I work in an acute care setting on the ortho floor, wearing white or navy scrubs, with a 3 inch round tag our name badge hangs from, that says "RN' I always introduce myself clearly, my purpose, and write my name on the white board, including how long I will be their nurse that day. Unfortunately, even younger pts. can't remember me sometimes. But the interesting thing is this: I wear a red-gingham checkered cover on my stethescope, which is usually resting around my neck when not in use, and this has been a visual clue to my patients many times in instantly recognizing me.

It is mandatory for all staff, including MD's and ancillary personnel to wear their tags/badges,and to knock, introduce themselves, and explain their visit.

On a side note, during Nurse Appreciation week, each day the hospital would have a theme. One year, it was to wear your hat that shift. Only 3 of us in the hospital still had one! I felt really stupid wearing it, but my little old lady patients really, really like it!!!

There really is a lot of public ignorance regarding health care providers and protocols/procedures, that we have to dispel each and every single day. Yesterday, a patients wife wrote an angry note about her husband not being able to get into an MRI that day, and returned it with his supper tray!! Does she think there's elves in the kitchen??? Fortunately, it DID get intercepted and sent to the right authorities, and the CEO of the hospital himself came in that night to visit with her and the pt., which helped a lot. (Both the pt. and her have mild to moderate dementia) This, despite many explanations by their nurse, head nurse, and supervisor beforehand. (The public really doesn't understand the triage system and how it will affect the timing of tests...)

Anyway, I'm going to write The Today Show also, and add my voice...

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malinne has 30 years experience and specializes in OR, Med/Surg, Renal, Oncology.

9 Posts; 899 Profile Views

True, our clothing doesn't distinguish us from other staff. But here, we all introduce ourselves to our patients each morning and tell them, "I'll be the RN caring for you today."

I'm a manager, but if I happen to go in to hang an IV for someone when I'm wearing street clothing, I stop and introduce myself as the manager and an RN to reassure them that it's okay for me to mess with their IV.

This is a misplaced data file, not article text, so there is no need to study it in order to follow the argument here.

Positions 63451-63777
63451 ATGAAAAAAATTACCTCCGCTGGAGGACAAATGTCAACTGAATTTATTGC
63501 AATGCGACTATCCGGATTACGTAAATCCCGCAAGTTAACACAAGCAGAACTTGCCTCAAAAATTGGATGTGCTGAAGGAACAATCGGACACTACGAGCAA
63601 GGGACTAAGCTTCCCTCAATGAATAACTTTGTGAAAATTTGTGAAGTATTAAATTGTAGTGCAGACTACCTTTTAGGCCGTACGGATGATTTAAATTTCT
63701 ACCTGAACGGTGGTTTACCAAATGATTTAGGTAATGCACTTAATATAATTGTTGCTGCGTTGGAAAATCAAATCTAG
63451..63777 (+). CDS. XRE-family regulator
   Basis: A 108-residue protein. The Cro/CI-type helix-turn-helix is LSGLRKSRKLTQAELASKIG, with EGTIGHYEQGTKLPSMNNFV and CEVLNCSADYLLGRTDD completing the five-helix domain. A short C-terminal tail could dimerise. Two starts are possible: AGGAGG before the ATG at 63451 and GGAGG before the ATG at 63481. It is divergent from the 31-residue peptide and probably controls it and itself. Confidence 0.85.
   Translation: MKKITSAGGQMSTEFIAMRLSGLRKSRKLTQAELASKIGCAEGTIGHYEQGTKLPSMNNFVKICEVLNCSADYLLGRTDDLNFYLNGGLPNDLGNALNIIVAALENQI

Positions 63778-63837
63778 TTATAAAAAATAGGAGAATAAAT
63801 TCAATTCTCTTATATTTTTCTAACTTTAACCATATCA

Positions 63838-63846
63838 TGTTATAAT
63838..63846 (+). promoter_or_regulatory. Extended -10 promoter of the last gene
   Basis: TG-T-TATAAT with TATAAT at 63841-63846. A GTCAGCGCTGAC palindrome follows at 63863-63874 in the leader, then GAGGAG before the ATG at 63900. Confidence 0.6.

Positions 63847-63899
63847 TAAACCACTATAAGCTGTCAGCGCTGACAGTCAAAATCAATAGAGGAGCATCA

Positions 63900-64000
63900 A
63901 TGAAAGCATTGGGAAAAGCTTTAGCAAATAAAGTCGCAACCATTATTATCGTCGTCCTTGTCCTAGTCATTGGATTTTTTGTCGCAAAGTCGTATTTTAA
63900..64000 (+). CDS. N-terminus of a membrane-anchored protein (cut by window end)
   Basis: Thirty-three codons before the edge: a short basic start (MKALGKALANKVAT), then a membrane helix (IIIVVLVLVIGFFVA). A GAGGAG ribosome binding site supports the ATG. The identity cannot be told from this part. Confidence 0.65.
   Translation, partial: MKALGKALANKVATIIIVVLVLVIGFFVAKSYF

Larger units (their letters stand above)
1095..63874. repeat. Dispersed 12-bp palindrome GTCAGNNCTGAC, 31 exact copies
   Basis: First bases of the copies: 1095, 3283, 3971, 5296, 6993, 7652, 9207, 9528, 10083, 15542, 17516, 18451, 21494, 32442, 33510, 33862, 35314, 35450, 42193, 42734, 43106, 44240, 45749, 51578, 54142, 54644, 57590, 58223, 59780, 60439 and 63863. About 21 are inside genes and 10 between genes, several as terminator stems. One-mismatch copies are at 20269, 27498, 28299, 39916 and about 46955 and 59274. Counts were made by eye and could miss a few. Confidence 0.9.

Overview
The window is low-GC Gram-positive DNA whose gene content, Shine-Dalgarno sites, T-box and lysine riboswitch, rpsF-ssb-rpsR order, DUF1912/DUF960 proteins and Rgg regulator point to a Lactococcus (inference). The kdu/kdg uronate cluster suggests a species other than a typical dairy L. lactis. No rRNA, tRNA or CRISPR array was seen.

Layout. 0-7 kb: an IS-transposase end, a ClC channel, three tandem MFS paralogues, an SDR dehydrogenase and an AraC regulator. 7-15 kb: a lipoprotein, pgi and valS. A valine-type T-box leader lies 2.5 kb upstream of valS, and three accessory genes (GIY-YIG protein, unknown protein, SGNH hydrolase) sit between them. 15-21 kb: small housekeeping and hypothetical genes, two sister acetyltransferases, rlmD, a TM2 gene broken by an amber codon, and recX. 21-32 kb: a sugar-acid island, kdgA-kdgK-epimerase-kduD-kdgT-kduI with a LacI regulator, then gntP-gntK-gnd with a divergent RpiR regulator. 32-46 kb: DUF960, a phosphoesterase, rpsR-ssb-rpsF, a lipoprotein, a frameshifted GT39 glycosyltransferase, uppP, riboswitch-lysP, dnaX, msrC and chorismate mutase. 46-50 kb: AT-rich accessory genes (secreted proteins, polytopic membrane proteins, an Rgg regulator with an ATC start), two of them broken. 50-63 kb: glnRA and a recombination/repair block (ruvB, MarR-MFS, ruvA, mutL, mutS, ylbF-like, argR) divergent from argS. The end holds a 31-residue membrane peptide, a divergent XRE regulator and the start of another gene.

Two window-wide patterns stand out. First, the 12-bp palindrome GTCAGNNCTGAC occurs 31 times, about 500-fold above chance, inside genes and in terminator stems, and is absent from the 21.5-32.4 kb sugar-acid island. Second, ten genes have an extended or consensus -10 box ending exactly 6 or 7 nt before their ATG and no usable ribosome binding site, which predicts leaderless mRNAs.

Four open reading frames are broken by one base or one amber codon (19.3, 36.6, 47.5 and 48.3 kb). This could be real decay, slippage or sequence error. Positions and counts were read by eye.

I don't do caps, I don't do white, and I definitely don't do starch!! Nor do I expect that of my staff. I do, however, expect professional conduct.

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jmgrn65 has 16 years experience as a RN and specializes in cardiac/critical care/ informatics.

1,344 Posts; 12,304 Profile Views

I just finished sending an email to the Today show after I viewed the episode. I didn't just blast them for what we should or should not wear. I also was not happy with her telling people to have the wrong extremity marked for surgery. My hospital only marks a yes the feeling is if both are marked then there is still room for a mistake. Someone might mistake the no or just see the marking and think ok that must be the right on.

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1,249 Posts; 6,398 Profile Views

The hospital where I worked had certain colors for each dept. ie: royal for nursing, tan for aides, etc.

The first job I took as a nurse was in a LTCF - all the nurses still wore the caps - well, except for the male nurse. I refused to wear one unless he did, and pretty soon no one wore them.

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200 Posts; 2,899 Profile Views

I think there was some research done (at least our instructors said so) that indicated that a "professional looking" nurse was less likely to be sued. That may be a bit much, but I have to say, I always wore a clean, pressed uniform, polished my shoes, had my hair done, and kept my nails clean. Did it make me a better nurse? Nope, but it made me feel better.

I have to admit that I hate to see a nurse in a dirty uniform or lab coat. Just a personal pet peeve.

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200 Posts; 2,899 Profile Views

I'm not wearing the hat. It gets caught on the curtains between the patients beds, and that makes me cranky.